“Being Superman”

I wrote the last blog titled “Being Eric” where I lamented the portrayal of men in the modern media. The title was inspired by the show “Being Erica.”

In light of that blog and new developments, I must comment on Superman. First, if you’re a Superman connoisseur, for any of this (what I’m about to purpose) to be acceptable, you really have to get past the quasi-infidelity to the authentic flow of the actual Superman world… Sorry, I know that’s asking a lot. (In other words, try not to be too critical that the story line deviates somewhat from what you may be use to.)

In the spirit of full disclosure, I’m not Superman fan, nor did I get around to consuming Smallville, and the writers of Man of Steel did not employ the brilliance of the Star Trek prequel re-boots… If they did both old fans and new fans would be happy. (That’s a conversation for another time- feel free to email me…)

But, I really liked the movie because it painted a really positive and deeply moving picture of the father and son relationship, and exploration of authentic manhood. (I’ll try not include any spoilers for those who still have not see the movie.)

Superman’s father was played by Russell Crowe, and his step father by Kevin Costner. These were both strong, positive characters, radiating a deep sense of purpose and morality. Superman’s father had an incredible commitment to family responsibility. Positive words of declaration were spoken over the young child’s life.

Clarke’s step-dad highlighted the need to make good choices and stated to the teenaged Man of Steel, “You can be a great man, you just have to decide if you want to be good or bad.” He made the ultimate sacrifice to help Clarke solidify his purpose.

I also liked the villain – I think his name was Zod. I loved the line where he gloated, “Evolution always win!” (He was referring to himself as being more evolved than Superman, however, he lost in the end.) Seriously, there was an idea of developing a sense of morality, and Superman’s step father poured this into his son and helped him to develop a moral center -he encouraged moral responsibility as a man.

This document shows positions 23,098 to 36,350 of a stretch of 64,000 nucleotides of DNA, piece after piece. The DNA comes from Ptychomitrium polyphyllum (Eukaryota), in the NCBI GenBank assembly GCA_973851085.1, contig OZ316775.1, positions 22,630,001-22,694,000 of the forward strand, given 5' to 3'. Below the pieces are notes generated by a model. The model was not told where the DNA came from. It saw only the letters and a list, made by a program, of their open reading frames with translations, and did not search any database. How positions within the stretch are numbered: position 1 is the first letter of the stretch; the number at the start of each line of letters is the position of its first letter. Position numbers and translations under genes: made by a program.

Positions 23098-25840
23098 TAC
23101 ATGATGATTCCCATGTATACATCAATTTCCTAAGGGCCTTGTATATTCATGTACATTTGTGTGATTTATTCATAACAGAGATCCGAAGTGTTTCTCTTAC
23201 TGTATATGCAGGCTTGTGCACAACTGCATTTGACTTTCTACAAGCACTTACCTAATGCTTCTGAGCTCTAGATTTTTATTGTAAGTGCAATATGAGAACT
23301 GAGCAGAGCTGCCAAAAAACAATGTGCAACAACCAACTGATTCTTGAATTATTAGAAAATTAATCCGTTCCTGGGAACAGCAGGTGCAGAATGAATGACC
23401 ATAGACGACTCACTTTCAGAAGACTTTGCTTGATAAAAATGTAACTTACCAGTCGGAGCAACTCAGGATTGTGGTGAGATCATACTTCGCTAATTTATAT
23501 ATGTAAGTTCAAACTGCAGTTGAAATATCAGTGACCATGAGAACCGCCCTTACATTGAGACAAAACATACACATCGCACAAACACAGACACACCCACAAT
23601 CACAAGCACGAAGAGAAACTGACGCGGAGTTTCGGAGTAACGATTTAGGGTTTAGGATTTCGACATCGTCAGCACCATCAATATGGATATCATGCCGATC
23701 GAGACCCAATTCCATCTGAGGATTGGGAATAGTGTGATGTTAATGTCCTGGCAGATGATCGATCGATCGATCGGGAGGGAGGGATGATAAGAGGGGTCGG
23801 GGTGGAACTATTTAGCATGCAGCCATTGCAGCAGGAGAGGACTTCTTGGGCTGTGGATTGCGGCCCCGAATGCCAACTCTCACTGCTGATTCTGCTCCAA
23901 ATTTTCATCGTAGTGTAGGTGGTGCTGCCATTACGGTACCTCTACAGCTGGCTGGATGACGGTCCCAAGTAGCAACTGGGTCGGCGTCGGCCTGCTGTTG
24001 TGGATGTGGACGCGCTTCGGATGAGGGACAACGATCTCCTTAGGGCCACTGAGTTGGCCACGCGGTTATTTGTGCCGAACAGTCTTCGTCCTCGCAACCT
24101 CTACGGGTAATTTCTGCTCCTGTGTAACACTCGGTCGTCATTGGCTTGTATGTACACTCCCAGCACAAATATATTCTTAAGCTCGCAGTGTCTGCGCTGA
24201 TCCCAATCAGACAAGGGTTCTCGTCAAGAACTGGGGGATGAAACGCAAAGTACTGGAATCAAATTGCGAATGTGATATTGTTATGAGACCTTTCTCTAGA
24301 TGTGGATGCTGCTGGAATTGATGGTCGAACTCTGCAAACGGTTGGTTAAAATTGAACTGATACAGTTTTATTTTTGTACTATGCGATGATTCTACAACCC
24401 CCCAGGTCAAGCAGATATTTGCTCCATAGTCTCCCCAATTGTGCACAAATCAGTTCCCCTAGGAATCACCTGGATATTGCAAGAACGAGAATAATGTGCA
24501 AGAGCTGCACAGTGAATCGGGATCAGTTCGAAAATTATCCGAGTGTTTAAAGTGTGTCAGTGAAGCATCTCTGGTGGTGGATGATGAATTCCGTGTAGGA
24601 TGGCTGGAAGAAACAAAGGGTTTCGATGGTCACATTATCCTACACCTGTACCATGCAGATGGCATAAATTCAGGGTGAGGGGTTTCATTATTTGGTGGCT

The villain, however, lacked a moral center, but he possessed a deep sense of purpose which left him passionate…and uncompassionate. He made a very telling statement which amounted to the fact that on Krypton (their home planet) every person was genetically manufactured to fulfill a purpose within that society; each possessed a single-minded function… When Zod’s purpose was no longer viable, his depravity was let loose. Previously, he was willing to kill for his purpose, which was a greater good (the preservation of their society), after he was willing to kill for revenge and hurt.

Man of Steel weaves in an admirable sense of masculinity and manhood -try to ignore the fact that the fight scenes lasted a little too long. There were some themes that seem to resonate on a biblical level.

“The Genesis Man” (our Men’s Group) finds its vision in Genesis chapter 2 and identifies authentic manhood and masculinity through the pillars of Purpose/Work, Moral Responsibility, Family Responsibility, Wisdom, and Declaration. (See the first archived blog for a clear explanation of these.) I think I could find examples from the movie that seemed to highlight these truths.

It was nice to see these things being explored in Superman. Now on the possibility of being Eric, I’d rather be Superman!